For the first time, Ankara hinted Sunday that it would launch a military operation against the extremist Hayat Tahrir al-Sham group in Syria in a repeat of the Olive Branch operation that it waged in opposition-held Idlib.
The comments, delivered by one of the advisors of Turkish President Recep Tayyip Erdogan, mean that Turkey decided to engage in a military confrontation with the former al-Nusra affiliate, which is on the verge of collapse.
Erdogan’s advisor said that the presence of HTS fighters inside Idlib grants the Syrian regime and Russia a pretext to attack the northwestern province.
Last week, the leaders of the Astana guarantor countries, Turkey, Iran and Russia gathered in Ankara for the fifth trilateral summit on the Syrian conflict. They agreed on the need to eliminate terrorists located in the area east of the Euphrates River in Syria.
Military sources said Ankara had previously tried to persuade the HTS to disband and it sought to break it up from the inside. It appears to have failed and has now turned to the military option to impose complete Turkish control over Idlib, as it has done to Afrin, with Moscow’s blessing.
This will ultimately mean the isolation of the regime and Iran from the area, achieve a permanent ceasefire there and prevent a new wave of refugees from crossing over from Idlib to Turkey.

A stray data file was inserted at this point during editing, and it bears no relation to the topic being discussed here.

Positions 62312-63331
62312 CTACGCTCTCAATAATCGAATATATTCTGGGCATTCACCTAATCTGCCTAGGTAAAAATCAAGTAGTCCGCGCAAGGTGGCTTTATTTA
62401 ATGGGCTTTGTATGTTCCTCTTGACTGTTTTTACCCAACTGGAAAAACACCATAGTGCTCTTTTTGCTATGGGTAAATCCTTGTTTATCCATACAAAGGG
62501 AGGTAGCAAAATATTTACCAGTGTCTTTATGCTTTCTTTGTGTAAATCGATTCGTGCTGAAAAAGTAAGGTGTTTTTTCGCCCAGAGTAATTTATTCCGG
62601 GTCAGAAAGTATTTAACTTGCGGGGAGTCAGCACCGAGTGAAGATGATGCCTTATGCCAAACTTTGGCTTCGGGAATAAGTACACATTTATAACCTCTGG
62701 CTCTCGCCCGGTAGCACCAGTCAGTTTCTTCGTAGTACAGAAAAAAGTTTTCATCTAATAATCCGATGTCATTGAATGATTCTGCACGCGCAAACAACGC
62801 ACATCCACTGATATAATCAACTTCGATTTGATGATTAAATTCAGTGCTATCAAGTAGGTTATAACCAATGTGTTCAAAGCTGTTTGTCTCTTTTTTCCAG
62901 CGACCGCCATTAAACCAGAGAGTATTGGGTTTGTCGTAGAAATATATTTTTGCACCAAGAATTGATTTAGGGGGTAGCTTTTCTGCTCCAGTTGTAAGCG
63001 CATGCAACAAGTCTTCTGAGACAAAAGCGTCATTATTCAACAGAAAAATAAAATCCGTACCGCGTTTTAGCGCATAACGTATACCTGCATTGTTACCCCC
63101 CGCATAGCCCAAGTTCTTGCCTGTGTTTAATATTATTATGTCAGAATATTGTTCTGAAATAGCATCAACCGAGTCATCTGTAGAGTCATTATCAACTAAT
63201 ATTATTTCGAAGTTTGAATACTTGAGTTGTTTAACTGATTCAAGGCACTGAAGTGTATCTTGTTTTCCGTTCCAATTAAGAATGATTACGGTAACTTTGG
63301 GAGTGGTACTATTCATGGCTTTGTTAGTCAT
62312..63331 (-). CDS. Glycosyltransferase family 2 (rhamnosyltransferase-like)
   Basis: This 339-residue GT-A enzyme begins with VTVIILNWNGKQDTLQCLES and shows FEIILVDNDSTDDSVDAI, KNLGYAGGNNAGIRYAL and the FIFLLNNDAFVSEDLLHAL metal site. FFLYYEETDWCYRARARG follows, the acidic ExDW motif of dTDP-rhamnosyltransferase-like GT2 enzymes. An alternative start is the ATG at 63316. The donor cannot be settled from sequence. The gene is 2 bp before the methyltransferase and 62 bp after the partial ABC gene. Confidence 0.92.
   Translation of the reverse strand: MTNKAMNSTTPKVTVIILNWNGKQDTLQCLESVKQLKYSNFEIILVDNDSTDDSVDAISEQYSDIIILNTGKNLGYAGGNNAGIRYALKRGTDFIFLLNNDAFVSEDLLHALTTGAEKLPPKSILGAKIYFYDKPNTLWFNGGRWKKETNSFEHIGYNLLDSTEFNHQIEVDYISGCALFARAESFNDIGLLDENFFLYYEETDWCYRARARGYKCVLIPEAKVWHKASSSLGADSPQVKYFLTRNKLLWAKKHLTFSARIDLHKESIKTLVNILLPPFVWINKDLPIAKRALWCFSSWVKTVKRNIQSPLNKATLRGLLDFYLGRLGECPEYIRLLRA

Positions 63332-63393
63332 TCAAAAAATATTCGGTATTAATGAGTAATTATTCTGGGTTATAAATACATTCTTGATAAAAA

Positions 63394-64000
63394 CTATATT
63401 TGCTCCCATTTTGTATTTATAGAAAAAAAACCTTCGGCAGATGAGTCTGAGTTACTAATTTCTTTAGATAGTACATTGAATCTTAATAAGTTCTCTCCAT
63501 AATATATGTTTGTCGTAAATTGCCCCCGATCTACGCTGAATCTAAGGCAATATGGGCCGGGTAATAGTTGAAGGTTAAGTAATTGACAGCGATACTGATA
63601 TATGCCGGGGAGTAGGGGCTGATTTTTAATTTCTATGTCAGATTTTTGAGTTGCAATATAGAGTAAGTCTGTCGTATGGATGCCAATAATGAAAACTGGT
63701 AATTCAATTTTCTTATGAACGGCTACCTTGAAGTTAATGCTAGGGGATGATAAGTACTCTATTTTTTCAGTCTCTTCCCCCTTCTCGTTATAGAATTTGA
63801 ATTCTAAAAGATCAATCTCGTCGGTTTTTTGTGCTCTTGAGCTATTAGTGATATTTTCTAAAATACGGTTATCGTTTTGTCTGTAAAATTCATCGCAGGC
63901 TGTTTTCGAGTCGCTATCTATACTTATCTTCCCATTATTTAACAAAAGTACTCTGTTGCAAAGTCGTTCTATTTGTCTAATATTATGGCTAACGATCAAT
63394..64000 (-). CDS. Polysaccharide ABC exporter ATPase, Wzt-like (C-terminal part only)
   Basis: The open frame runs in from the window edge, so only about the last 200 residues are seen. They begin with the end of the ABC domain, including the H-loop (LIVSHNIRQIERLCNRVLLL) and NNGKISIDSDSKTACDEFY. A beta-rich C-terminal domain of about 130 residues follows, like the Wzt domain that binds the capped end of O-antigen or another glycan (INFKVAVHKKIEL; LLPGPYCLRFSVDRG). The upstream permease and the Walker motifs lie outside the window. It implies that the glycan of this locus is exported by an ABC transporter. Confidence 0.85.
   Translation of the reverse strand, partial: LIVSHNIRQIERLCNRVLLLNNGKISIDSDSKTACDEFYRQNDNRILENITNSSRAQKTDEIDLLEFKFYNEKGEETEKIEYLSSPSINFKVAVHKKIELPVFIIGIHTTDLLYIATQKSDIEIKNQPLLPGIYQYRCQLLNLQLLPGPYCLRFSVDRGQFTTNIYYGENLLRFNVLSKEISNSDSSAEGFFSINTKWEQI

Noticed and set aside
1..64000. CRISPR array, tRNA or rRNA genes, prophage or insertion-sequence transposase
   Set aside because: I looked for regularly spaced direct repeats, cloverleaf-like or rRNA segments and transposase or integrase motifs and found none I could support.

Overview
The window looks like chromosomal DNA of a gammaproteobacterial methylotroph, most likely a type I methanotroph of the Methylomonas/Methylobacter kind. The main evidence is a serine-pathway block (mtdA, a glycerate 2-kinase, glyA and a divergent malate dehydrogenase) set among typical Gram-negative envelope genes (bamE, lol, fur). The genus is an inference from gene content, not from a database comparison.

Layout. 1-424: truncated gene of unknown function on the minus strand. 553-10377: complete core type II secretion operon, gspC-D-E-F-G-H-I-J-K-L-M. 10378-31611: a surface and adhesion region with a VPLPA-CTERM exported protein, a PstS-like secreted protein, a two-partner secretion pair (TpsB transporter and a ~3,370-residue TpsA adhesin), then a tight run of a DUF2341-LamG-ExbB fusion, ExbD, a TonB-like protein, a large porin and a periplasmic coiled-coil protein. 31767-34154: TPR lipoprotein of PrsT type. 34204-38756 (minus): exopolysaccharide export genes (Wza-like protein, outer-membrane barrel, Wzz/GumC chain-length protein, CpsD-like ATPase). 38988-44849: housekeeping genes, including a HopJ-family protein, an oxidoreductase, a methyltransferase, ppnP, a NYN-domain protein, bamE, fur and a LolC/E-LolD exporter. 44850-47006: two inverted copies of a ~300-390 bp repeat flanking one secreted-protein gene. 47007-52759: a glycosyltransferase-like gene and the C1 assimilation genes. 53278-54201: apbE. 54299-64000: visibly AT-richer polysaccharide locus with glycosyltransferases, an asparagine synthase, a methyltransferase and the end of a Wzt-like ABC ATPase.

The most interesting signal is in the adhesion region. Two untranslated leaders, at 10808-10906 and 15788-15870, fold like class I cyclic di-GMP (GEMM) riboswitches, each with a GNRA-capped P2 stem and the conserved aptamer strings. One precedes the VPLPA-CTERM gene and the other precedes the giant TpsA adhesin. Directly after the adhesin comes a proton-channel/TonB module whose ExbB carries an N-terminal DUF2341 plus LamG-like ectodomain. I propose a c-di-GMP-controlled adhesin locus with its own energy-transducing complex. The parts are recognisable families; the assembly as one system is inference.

Ankara wants to control the M4 and M5 highways running through Idlib, vital arteries that connect the regime-controlled cities of Aleppo and Hama and the regime's Alawite heartland in Latakia on the Mediterranean coast.
Turkey already has 12 observation posts in Idlib as part of an agreement to establish a buffer zone in the area.
In April, the Syrian regime, backed by Russia, launched an offensive against opposition and extremist factions led by Hayat Tahrir al-Sham in Idlib.
Observers said that in wake of Ankara’s latest stance, the HTS is left with few options. It may choose to disband or be confronted with a Turkish military operation that would be backed by Russia and the United States.
Observers believe that the HTS will reject becoming embroiled in a confrontation with Turkey. It will instead show some flexibility by accepting some measures that would strengthen Ankara’s position against Russia. It realizes how important it is for Ankara to preserve the Sochi agreement. Ankara will, however, not hesitate to wage a military operation if it realizes that its interests were being undermined.